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Shirati’s Got Talent

Maji Safi Group's first ever Shirati's Got Talent!

Maji Safi Group’s first ever Shirati’s Got Talent!

The Maji Safi Group (MSG) team came up with the idea of “Shirati Wanavipaji” (“Shirati’s Got Talent”) as a community empowerment tool to draw attention to public health and disease prevention issues, while simultaneously bringing out pride in the immense talents the Shirati community has! After discussing the feasibility of the idea for over a year, MSG started the competition with a bang on February 7. Auditions drew more than 35 individuals and groups, including some of the more prominent singers and dance groups in Shirati. Hundreds of children were at the office that day trying to get a sneak peak of who would be the lucky 10 chosen to advance. To try out, all you had to do was receive four different Water, Sanitation and Hygiene (WASH) lessons from the MSG Community Health Workers (CHWs). This method gave us participants as young as seven and as old as 35.

After the judges had selected the 10 semifinalists, it was time for MSG to start preparing for our Valentine’s Day semifinal event – buy decorations, organize the songs each competitor was going to use, borrow a generator from a hospital guard, send someone to cut wooden poles for the stage area, check the sound system, etc. Additionally, our CHWs were busy finishing preparations with participants from our Female Hygiene Program and our Singing and Dance Group for their performances. When Valentine’s Day came around, we were excited to invite the community to check out this new and one-of-a-kind event in the Rorya District.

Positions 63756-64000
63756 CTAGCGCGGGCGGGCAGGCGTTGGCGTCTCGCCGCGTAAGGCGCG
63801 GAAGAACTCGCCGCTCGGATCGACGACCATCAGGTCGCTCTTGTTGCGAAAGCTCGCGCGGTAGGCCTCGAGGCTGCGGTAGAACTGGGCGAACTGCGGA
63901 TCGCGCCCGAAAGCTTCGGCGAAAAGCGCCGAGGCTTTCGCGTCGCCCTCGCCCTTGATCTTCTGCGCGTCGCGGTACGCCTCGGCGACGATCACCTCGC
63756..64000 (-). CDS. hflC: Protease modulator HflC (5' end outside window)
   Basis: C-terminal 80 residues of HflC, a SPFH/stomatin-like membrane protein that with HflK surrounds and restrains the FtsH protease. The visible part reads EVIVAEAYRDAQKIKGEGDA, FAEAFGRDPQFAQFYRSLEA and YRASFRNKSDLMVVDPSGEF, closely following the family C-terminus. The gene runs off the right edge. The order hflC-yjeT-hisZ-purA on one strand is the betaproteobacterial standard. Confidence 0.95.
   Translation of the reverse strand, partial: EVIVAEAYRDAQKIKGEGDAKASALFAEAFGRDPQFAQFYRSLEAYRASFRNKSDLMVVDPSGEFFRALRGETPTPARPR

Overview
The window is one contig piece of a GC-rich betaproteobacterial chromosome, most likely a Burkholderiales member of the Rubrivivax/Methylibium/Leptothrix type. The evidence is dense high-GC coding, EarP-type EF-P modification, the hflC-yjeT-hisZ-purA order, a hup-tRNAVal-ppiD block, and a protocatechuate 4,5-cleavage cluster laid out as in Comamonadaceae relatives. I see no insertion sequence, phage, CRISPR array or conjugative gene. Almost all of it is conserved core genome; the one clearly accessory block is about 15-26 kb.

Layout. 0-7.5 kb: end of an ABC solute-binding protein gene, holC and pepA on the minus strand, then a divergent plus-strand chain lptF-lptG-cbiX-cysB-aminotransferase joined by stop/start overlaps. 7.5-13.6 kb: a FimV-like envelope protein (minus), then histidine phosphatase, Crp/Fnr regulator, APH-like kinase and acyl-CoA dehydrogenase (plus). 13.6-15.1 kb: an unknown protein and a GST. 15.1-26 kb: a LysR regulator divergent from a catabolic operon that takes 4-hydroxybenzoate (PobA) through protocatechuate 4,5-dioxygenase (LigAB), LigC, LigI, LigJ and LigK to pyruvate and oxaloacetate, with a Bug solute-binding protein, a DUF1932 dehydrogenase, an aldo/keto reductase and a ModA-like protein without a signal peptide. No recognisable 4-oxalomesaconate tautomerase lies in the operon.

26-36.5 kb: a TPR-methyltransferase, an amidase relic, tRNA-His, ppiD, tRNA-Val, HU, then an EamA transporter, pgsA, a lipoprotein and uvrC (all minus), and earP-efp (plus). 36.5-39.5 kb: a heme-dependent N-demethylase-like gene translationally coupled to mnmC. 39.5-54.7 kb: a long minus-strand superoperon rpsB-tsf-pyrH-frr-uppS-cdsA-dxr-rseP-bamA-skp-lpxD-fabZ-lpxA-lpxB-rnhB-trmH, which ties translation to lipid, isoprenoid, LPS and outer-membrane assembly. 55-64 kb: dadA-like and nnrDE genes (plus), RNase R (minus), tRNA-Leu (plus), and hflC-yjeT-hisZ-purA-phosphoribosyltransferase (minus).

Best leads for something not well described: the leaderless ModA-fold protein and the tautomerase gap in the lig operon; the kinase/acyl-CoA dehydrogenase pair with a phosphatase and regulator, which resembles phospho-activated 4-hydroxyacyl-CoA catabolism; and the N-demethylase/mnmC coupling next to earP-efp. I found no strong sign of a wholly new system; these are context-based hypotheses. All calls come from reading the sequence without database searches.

All competitors were on time and charged for the semifinals, and they did not disappoint in front of a crowd of more than seven hundred people. The show had an electric vibe with more and more community members continually trickling in throughout the show. In addition to their artistic performances, all participants had to give answers to questions about WASH, which the judges also factored in. The highlight of the show was an original song written by 12-year-old MSG Female Hygiene Program participant Joyce Thomas about the importance of staying in school. The song brought support and cheers from numerous women in the community! The judges, Susan Waltisberg and Consolata Ladis from MSG, Paulo Masweta from the local radio station, and community favorite Fred Chacha, had some very difficult decisions to make, but they were able to select the five finalists who would be performing at the Shirati Market on Monday, February 16, 2015 – competing for 215,000 Tanzanian shillings ($135). After a Valentine’s Day community dance party with the competitors, the semifinals had everyone leaving the MSG office with smiles on their faces and collective community pride in their hearts.